The sequence of the OT curriculum allows the students to construct their knowledge and skills at increasing levels of complexity, competence and synthesis. As the students’ progress through the program, it is the goal of the faculty that they will achieve transformative learning. The focus of all of the courses is human occupation, occupation’s relationship to development, the impact along the wellness-illness continuum on occupational performance, and the occupational therapy process as defined in the OT Practice Framework, for the purpose of enabling individuals to fulfill occupational roles to their fullest potential. Learning activities shape the student’s holistic understanding of the relationship between occupation and occupational performance including the areas of daily living, work or productive activities, as well as, play and leisure. Ethical, scientific, historical, socio-cultural, political and economic factors provide a foundation and ongoing perspective in the education process. As represented in the Curricular Sequence and Flow Document (attached), the Foundational and Occupation Focused courses provide general knowledge about occupational development, performance and disruptions, professional values and behaviors and the process of practice, and research in occupational therapy practice. While the Using Occupation as a Basis for Assessment and Intervention and Applying Knowledge to Practice courses progress to more specific detail about the relationship of occupational dysfunction to social participation. Throughout the curriculum, students learn about devising and implementing interventions that relate to deficits in occupational participation amongst individuals of all ages and from a broad range of cultural, ethnic, gender, and socioeconomic diversity.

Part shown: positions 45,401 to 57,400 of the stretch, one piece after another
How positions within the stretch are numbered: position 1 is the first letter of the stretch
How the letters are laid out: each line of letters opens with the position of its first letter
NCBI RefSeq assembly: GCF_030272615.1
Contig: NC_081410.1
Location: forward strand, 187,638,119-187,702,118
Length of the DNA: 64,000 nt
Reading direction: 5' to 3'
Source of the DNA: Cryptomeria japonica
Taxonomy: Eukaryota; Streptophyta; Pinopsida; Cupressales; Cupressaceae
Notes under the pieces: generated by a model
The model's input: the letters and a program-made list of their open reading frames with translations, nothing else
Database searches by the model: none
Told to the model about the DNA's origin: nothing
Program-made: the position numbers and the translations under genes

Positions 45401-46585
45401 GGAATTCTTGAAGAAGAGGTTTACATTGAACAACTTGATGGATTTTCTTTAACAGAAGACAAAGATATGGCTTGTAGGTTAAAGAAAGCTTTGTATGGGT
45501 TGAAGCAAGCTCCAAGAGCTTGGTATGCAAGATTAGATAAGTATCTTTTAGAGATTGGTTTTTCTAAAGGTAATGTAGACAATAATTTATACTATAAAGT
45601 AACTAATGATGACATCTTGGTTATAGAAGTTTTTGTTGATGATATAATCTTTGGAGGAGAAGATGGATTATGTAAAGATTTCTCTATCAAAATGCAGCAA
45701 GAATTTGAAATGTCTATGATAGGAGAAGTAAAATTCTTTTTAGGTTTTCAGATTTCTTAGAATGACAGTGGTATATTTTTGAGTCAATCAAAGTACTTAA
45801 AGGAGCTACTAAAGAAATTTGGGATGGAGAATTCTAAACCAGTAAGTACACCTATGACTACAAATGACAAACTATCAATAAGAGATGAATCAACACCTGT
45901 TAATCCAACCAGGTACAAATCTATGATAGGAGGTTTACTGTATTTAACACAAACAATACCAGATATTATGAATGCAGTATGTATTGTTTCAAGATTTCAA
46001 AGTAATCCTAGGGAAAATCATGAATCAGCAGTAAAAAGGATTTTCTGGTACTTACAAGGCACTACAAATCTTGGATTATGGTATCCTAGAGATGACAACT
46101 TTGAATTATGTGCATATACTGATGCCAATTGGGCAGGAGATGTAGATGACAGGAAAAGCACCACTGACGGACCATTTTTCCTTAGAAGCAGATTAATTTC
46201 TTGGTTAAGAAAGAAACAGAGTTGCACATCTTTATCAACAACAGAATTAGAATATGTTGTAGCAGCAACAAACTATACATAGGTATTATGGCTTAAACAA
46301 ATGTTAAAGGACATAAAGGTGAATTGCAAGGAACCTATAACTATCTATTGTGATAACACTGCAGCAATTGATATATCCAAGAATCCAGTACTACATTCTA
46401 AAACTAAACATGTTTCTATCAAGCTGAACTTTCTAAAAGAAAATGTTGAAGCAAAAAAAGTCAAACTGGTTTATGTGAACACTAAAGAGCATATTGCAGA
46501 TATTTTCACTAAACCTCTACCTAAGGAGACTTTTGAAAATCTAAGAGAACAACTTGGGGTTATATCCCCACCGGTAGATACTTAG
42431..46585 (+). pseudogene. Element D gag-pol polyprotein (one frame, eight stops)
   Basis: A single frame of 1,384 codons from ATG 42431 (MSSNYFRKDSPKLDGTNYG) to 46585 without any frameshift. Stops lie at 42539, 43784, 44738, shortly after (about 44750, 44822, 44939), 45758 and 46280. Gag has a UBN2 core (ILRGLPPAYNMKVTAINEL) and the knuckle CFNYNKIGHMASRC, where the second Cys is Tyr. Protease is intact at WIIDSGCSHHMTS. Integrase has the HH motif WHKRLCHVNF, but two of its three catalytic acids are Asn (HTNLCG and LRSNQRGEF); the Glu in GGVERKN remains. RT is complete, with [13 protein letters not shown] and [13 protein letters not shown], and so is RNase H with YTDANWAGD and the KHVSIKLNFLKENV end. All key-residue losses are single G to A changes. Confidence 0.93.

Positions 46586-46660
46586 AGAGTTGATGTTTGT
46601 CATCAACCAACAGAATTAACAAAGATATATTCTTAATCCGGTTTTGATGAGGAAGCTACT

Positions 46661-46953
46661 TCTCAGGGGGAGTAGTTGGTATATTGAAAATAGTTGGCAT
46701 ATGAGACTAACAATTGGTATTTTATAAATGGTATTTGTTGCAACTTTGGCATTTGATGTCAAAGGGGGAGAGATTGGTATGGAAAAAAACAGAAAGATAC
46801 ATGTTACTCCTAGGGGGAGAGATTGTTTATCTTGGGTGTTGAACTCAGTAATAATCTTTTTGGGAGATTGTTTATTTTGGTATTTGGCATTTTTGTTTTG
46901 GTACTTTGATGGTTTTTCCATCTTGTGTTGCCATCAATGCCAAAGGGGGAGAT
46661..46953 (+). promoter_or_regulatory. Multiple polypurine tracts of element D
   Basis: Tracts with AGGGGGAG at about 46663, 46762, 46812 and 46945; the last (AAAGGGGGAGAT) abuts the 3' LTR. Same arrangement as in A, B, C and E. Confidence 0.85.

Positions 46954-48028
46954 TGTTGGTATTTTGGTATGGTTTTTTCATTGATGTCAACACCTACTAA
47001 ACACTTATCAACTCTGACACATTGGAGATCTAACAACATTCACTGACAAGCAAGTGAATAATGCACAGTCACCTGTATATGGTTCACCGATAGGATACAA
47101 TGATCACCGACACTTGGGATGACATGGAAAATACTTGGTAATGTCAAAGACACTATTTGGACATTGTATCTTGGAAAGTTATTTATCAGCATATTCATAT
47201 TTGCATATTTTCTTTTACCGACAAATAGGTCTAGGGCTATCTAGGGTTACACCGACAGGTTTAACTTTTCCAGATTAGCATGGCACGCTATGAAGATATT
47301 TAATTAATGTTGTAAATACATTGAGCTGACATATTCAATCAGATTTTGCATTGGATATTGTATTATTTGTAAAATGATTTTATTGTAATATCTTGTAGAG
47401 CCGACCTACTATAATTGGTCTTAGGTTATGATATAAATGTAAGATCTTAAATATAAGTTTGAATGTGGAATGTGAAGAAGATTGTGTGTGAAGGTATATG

Students participate in Level I Fieldwork experiences and accompanying FW seminars associated with each didactic semester in order to apply theory and knowledge learned in the classroom to clinical and community settings. As the semesters progress, the students take a series of courses designed to provide the fundamentals of clinical and scientific reasoning and research methodology that are relevant to the practice of occupational therapy. These courses culminate in research projects, meta-analyses or systematic reviews of occupational therapy practice areas, conducted under the supervision of occupational therapy faculty. As a final project, students present their findings in the form of a research report or professional presentation to their university colleagues.

Students in the OT/M program also participate in two inter-professional courses focusing on management, leadership and healthcare service delivery. Both courses have specific discipline content to address the standards of practice specific to occupational therapy. Students also have the opportunity to take elective graduate courses designed for special interest or that are relevant to their research project. Example courses might include special topics in motor control/motor learning, sensory integration, or policy analysis.

The final component of the OT/M program consists of 6 months (24 weeks) of Level II Fieldwork experiences during which time students apply knowledge gained in academic courses to clinical settings with the goal of becoming competent, entry level, generalist OT practitioners. The Level II Fieldwork experiences are carried out in two different clinical settings under the supervision of occupational therapy clinical educators.

Specifically, students will apply:

  • occupational knowledge
  • professional ethics, standards, and values
  • effective therapeutic relationships
  • knowledge of the context of service delivery
  • principles of management and systems
  • evidence-based practice to promote participation in meaningful and culturally relevant occupations